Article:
One of the challenges of developing fencers is building their ability to recognize their opponents’ actions and use that knowledge to gain a tactical advantage. The fencer who has this ability is at a significant advantage in the bout, but it is one that many fencers struggle to develop. The Tactical Analysis Drill may provide a tool you, as a coach, can use to help in that struggle.
The Tactical Analysis Drill develops the fencer’s ability to recognize and act on opponent actions by presenting the fencer with a series of actions and requiring the fencer to predict what the next action will be. This drill can be done as a coach and fencer drill in a queue drill format at any level. It could be done as a paired drill with two fencers, but that format requires higher intermediate or advanced participants.
(1) The coach identifies a set of related actions the fencer is capable of performing well. At the same time the coach identifies three cues that reflect reasonable responses that might be expected of an opponent the fencer will face. In my experience three actions works well as a set – two actions do not provide sufficient variety, and four or more actions make the drill cycle too long.
(2) The coach (or fencer partner) decides whether the skills will be presented randomly or only one skill will be presented. For example, the three actions the student will be expected to perform might be (a) change of engagement, straight thrust if the opponent does not react, (b) change of engagement, disengage against lateral pressure on the blade, and (c) change of engagement, counterdisengage against the attempt to change the engagement to its original line.
(3) The fencer and the coach do three actions. In our example, if the coach wishes the fencer to use all three actions the coach would randomly respond to the change of engagement with no reaction, lateral pressure on the blade, or an attempt to change the engagement. The coach uses all three cues or only one cue three times.
(4) The student has to identify whether this is a series of all the actions the opponent knows (three different random actions) or if the opponent is repeating one favorite action (three of the same one of any of the action set). This identification has to be complete by the end of the second action.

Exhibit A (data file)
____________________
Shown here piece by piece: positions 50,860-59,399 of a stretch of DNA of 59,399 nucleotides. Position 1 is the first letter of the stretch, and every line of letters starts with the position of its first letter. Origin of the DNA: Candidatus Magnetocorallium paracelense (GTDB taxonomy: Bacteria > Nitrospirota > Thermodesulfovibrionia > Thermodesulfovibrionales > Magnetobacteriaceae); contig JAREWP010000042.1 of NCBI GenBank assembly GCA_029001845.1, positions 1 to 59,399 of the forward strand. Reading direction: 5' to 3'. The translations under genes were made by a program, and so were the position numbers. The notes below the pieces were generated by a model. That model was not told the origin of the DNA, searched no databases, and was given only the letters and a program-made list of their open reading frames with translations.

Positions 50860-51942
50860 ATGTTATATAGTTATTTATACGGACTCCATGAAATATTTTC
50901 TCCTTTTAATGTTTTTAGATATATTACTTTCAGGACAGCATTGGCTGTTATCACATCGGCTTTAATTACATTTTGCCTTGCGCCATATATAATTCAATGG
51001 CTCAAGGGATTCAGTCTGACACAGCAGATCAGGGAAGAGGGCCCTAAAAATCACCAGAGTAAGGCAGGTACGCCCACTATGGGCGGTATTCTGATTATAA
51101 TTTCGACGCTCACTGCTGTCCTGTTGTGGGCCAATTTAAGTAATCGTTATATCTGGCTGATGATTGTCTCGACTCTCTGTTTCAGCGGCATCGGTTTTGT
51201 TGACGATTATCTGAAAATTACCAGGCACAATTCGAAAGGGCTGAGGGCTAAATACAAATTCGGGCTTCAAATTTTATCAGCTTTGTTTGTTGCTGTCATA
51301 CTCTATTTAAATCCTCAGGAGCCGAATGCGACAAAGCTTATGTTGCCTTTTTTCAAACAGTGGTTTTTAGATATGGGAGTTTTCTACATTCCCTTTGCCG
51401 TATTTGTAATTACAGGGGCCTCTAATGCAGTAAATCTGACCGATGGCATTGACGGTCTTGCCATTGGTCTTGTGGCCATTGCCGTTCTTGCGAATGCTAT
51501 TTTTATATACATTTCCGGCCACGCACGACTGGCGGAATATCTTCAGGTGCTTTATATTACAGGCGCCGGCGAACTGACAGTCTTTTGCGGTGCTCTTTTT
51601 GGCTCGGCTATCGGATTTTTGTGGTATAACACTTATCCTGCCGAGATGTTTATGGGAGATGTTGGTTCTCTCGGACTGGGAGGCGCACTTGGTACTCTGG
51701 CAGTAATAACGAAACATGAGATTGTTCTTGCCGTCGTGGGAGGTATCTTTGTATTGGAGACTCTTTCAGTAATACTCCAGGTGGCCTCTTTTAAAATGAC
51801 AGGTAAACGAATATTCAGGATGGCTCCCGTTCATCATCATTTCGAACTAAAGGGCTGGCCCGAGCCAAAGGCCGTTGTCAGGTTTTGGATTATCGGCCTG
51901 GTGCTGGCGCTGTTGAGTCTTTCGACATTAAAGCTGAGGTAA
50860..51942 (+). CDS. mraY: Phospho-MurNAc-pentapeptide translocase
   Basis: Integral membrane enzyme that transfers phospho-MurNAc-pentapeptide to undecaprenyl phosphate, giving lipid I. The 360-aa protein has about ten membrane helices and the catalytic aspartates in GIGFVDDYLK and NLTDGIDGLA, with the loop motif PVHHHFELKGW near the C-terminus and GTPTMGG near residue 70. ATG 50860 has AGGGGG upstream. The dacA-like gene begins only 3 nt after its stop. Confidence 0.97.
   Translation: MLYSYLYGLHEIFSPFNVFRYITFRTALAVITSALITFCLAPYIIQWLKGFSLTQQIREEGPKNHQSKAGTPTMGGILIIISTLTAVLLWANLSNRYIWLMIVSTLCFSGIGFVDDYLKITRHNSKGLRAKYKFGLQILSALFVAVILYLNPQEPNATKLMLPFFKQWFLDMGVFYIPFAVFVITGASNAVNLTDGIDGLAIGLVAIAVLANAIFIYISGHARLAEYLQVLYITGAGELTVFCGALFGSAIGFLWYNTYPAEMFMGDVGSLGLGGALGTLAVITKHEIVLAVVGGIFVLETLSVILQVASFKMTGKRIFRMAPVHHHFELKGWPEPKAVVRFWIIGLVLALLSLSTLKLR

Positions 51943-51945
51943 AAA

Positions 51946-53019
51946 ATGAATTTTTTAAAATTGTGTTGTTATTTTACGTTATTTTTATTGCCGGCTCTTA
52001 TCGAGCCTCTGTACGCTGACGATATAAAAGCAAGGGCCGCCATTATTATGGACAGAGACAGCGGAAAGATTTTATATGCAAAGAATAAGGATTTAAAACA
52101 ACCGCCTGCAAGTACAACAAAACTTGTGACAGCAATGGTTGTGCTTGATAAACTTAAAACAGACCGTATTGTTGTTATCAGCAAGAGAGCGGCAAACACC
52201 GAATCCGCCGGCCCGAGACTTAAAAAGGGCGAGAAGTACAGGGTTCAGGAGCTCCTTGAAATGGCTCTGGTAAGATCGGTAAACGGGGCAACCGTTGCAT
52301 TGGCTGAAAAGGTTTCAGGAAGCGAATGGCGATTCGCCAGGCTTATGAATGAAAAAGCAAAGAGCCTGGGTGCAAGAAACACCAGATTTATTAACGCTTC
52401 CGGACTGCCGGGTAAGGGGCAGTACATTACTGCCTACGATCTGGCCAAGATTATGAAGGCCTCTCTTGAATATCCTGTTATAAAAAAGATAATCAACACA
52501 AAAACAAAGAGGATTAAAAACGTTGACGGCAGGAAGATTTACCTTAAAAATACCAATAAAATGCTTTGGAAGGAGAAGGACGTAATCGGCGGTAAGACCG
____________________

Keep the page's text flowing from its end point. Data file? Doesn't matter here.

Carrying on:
(5) The student reacts appropriately to each cue.
(6) At the end of the first action, if the student is willing to take risks, he or she can assess the probability of the next action and commit fully to the counteraction. This requires significant risk, for the student does not know whether the cycle is three of the same or three different actions, leading to a fairly complicated set of mental mathematics to determine the best course of action. Alternatively, the student can wait for the second action to commit fully.
(7) At the end of the second action, the student should know with certainty what the next action will be and commit fully to the appropriate counter.
The Tactical Analysis Drill does not force the students to make and stay with a choice to the degree required in the Analysis/Commitment Drill. Its strength is in being able to determine the opponent’s scenario and in recognizing a number of different actions and combinations of actions.
This drill forces the student to fence eyes open for the first and second actions, and helps to train the student to recognize specific actions and sequences of actions. It also helps to develop the ability to assess probabilities of specific opponent courses of action. By concentrating on the identification and prediction function in the drill the student starts to develop the skills of observation needed to be a successful competitive athlete.